Is it necessary to make the developed python packages installable or keeping a jupyter notebook is enough?
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2.5 years ago
saqlain ▴ 90

Hi,

I have developed a few python packages/methods for handling genomics data, e.g., gene cell filtering, normalization, dimensionality reduction etc. I am aware that it is an excellent practice to make it installable through "pip install". I wondered if it is necessary to make packages installable or jupyter notebook with a sound readme file will be enough and it is acceptable to do so in the scientific world? Thanks in anticipation.

genomics Analysis Python packages Data • 1.3k views
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Accessibility/usability are top considerations when people look for software to help them analyze data (I am referring to non-programmers/bench scientists). Anything you can do to facilitate that will make your software more accessible. If you have developed something that is currently not available then go the extra step to make your code more accessible.

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2.5 years ago
Mensur Dlakic ★ 27k

I have developed a few python packages/methods for handling genomics data, e.g., gene cell filtering, normalization, dimensionality reduction etc.

It depends what exactly you mean by this statement. Did you truly develop new methods and write packages for all these tasks? That seems unlikely given the number of tasks, but maybe that's what it is. In such a case I suggest you create a whole package and make it as easily installable as possible.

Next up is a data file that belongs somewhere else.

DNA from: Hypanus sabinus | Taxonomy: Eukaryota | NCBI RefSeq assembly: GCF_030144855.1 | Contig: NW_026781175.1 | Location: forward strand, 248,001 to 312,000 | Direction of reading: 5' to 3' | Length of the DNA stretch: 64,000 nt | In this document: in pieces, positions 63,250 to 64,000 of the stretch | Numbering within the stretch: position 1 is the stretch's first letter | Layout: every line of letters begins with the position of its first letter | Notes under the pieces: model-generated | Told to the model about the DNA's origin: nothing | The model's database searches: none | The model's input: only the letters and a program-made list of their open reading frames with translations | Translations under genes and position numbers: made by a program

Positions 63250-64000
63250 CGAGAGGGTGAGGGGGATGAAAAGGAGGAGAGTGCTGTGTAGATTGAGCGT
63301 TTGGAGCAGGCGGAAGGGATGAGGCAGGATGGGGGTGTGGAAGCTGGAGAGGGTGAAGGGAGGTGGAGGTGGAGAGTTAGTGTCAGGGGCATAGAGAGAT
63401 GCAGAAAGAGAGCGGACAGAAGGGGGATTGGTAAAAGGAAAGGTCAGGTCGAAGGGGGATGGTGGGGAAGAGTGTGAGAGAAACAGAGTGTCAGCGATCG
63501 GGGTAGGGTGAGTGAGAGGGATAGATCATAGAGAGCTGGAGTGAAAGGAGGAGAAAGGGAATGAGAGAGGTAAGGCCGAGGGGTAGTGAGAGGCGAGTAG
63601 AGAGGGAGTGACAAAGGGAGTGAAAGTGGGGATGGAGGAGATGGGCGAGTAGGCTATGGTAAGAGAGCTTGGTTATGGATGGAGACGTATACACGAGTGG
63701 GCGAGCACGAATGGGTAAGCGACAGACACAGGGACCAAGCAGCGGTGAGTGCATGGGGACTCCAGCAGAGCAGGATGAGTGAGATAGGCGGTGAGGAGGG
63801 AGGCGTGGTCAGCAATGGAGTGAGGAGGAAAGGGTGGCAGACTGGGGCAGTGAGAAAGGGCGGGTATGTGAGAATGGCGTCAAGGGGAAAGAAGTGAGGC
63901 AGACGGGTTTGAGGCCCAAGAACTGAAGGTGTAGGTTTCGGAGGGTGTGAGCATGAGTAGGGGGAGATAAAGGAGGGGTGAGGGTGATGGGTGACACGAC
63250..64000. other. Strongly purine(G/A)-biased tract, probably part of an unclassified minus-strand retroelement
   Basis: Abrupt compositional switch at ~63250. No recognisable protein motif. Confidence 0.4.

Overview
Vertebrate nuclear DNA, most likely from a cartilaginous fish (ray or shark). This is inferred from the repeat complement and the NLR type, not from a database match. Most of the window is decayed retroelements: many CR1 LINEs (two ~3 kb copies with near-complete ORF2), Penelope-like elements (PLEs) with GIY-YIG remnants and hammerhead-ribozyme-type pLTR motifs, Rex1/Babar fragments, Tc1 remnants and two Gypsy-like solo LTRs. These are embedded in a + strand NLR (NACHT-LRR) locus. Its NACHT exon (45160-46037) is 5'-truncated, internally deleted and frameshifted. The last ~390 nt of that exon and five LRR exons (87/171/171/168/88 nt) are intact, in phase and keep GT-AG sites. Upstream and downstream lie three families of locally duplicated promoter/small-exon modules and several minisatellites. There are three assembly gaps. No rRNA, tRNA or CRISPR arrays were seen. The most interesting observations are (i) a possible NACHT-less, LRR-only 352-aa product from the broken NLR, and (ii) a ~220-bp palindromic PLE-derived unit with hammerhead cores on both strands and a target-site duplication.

Or did you write scripts and/or develop pipelines that utilize the existing packages to perform the tasks you listed? If this is the case, a notebook and/or a plain python script could be enough.

Either way, a good documentation is essential for others to adopt your methodology, especially so in competitive fields with lots of application that are already available.

I often tell my students a story about SAM and HMMer, which back in 90s and early this century were pretty much the only two packages for biological applications of hidden Markov models. In my opinion SAM was a better package, but it was closed source, not updated often, and not well documented. HMMer was the opposite in all regards, and today it is the gold standard for all HMM applications, while most people have not even heard about SAM. Not saying that making your software open-sourced and well-documented will guarantee immortality (there are reasons beyond those why HMMer succeeded and SAM didn't), but it will make a difference in how your scientific contribution is measured in the end.

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